In taking over from theology and philosophy, the humanities replaced the "divine" and the "human" by new objects of investigation: social bonds, the structures of kinship, rites and myths, the psychic life and the genesis of languages and written works. We have acquired an unprecedented understanding of the richness and risks of the human mind; and this understanding disturbs, meets with resistance and censorship. Still, as promising as they are, the territories thus constituted fragment human experience; heirs to metaphysics, they keep us from identifying new objects of investigation. But the crossing over of these compartmentalized fields does not in itself suffice to reconstruct the new humanism we need. What matters is that from the outset the thinking subject connects his thought to his being in the world through an affective, political and ethical "transference." My practice as a psychoanalyst, my novel writing and my work in the social domain are not "commitments;" rather these activities are an extension of a mode of thinking I look for and which I conceive as an energeia in the Aristotelian sense: thinking in action, the actuality of intelligence.

Moreover, in my experience, the interpretation of texts and behavior, notably in the light of psychoanalysis, opens up a new approach to the world of religion. The discovery of the merely unconscious by Freud showed us that far from being "illusions," while nevertheless being illusions, different beliefs, religions and other forms of spirituality shelter, encourage or exploit specific psychic movements, which allow the human being to become a speaking subject and either a seat of culture or conversely, a center of destruction. To cite just a few examples, I’ll mention the importance of the law, the celebration of the paternal function, or the role of maternal passion in the child’s sensorial and prelinguistic scaffolding.1 My work as an analyst has convinced me that when a patient is committed to psychoanalysis, he is coming to ask for a kind of forgiveness, not in the sense of erasing his malaise but in the sense of finding psychic or even physical rebirth. It is the possibility of this new beginning, through transference and interpretation, which I call for-giveness: to give and to give oneself a new time, a new self, unforeseen ties. We can henceforth recognize the complexity of the interior experience that religious faith cultivates, but also bring to light hate which takes the guise of lovers’ discourse, as well as the death drive channeled to political vengeance and merciless wars in the same religious context.

A new conception of the human is thus in the process of being constituted with contributions from the fields in which we work, the new "humanities," where transcendence is immanent. This conception is synonymous with the desire for meaning, which is inseparable from the pleasure rooted in sexuality and which commands both the sublimity of culture and the brutality of acting out.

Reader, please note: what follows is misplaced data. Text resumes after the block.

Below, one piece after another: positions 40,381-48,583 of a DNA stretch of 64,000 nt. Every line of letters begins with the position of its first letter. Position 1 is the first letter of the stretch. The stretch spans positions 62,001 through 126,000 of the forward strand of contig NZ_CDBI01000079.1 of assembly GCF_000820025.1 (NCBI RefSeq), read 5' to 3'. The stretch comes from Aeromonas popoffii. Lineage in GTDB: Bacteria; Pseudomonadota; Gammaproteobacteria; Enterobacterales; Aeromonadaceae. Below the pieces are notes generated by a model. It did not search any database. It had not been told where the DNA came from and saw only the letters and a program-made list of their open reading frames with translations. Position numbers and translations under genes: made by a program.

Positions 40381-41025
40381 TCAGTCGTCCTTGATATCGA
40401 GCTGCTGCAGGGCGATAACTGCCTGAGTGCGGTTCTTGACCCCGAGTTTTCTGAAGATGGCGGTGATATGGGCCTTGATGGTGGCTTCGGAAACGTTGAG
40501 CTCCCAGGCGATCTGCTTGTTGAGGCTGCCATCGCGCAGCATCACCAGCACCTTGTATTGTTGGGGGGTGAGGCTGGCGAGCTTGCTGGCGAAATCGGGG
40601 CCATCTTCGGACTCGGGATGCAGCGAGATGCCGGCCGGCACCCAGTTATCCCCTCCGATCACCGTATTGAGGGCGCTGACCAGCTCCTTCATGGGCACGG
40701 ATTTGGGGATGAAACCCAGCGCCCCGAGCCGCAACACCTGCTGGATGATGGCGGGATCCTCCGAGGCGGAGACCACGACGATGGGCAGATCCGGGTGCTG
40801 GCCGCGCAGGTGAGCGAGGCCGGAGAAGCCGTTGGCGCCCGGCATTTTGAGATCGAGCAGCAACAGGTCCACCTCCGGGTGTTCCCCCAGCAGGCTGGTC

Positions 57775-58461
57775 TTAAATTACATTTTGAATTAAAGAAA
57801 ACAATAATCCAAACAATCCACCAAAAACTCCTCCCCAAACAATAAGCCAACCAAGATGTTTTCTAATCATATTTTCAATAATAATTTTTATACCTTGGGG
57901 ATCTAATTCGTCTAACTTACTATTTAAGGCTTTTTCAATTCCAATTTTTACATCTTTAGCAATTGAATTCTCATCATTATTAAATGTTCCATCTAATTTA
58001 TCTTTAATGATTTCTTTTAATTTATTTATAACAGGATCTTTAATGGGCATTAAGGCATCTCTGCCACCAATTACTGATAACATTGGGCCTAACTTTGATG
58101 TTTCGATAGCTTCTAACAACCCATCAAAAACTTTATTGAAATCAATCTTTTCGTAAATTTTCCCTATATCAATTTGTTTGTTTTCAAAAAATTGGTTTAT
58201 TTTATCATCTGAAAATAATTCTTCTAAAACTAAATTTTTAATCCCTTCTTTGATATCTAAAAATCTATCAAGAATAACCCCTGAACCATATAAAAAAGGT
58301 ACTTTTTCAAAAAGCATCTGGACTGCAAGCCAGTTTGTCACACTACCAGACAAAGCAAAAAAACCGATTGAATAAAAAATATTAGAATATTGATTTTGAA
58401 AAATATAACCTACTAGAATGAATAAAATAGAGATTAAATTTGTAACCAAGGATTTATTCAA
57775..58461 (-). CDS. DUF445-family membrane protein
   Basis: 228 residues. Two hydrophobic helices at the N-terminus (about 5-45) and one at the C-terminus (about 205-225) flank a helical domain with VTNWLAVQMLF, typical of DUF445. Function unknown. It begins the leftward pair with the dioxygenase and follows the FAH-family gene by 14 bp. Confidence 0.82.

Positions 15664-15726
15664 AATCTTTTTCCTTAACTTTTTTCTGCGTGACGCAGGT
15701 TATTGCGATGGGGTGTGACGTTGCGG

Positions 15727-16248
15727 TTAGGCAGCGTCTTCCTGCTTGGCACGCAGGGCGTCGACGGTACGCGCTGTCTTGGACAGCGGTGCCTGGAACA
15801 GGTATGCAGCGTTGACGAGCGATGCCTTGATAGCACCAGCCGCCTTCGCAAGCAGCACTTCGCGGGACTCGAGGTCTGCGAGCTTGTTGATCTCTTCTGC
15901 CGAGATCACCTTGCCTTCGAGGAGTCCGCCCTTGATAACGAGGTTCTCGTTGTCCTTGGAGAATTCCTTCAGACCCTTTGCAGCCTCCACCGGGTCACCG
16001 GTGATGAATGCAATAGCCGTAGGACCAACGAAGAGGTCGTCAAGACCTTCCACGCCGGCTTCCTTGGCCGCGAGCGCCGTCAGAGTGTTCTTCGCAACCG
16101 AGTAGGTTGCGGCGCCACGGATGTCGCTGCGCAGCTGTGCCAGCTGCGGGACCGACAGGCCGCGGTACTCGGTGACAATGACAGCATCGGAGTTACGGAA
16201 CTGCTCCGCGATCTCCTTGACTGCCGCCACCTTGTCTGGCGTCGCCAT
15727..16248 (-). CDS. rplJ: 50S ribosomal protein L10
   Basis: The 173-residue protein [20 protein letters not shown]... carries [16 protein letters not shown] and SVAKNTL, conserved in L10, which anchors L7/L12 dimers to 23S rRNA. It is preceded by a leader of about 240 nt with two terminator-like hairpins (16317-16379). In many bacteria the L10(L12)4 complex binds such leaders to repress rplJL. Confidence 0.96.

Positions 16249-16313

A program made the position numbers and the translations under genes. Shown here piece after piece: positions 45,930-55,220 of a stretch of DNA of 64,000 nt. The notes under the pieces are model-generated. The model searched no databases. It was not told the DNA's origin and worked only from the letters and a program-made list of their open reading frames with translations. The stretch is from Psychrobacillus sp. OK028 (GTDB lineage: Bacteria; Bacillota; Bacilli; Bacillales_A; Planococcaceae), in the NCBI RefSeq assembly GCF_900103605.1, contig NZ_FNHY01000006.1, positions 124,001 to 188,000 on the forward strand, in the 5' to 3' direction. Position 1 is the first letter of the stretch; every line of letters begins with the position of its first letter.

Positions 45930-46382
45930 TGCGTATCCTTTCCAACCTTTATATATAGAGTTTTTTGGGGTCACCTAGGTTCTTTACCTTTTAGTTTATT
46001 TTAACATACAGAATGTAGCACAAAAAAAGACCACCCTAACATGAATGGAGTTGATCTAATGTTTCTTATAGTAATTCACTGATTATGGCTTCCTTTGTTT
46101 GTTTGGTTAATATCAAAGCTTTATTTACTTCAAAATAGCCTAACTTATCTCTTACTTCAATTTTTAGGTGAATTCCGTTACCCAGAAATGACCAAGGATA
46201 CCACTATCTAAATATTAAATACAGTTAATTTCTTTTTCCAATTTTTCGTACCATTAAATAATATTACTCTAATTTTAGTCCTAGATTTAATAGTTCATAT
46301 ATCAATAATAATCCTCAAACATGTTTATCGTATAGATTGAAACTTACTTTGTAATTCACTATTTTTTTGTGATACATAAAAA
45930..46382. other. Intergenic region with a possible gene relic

It is clear that today the intellectual is confronted with a difficult, historic task commensurate with the crisis of civilization: it is neither more nor less than a matter of coaxing this new type of knowledge to emerge progressively. We should not hesitate to use technical terms, but without reducing them to their strict meaning which is always too narrow. By positioning ourselves at the interface of these diverse "disciplines" we give ourselves the chance to clarify, even if only a little, that which remains enigmatic: psychosis, sublimation, belief, nihilism, passion, the gender war, maternal madness, murderous hate.

1 I believe the term "étayage" which Kristeva uses is the French rendering of Jerome Bruner's concept of "scaffolding." As a technical term, "étayage" is also associated with the ideas of Lev Vygotsky.

posted by Fido the Yak at 11:10 PM.


Anonymous Anonymous said...

paul says:
I don't think you need
ever be concerned about a 'lack of qualifications'...
What interests me is how the hell you find the time to do all this reading/thinking/researching. I wish I knew the secret of creating more than 24 hrs/day when leading a 'family' life...

March 13, 2006 4:05 PM  
Blogger Fido the Yak said...

Ha. I wish I had time to read Judith Butler's Giving an Account of Oneself or Jan Patočka's Body, Community, Language, World.

Right here, right now, my wife is sitting at her desk right next to mine and we've been yukking it up over Tom Swifties, he said expeditiously.

Levinas says that the immediate is not contact but the face-to-face. I will keep this in mind. Can't do otherwise. I have a working conceptualization of the intersubjective that organizes a whole lot of my recent thinking here. I don't have to continually rethink it, though I can rethink it. mostly. Calling up one aspect invokes the whole, as needed, or literally as it happens, because its retrieval is not so tidy as all that.

Anyway, I was reading Levinas on the crapper. That's part of the secret to finding time for the side-by-side, the face-to-face and the rest.

March 13, 2006 5:48 PM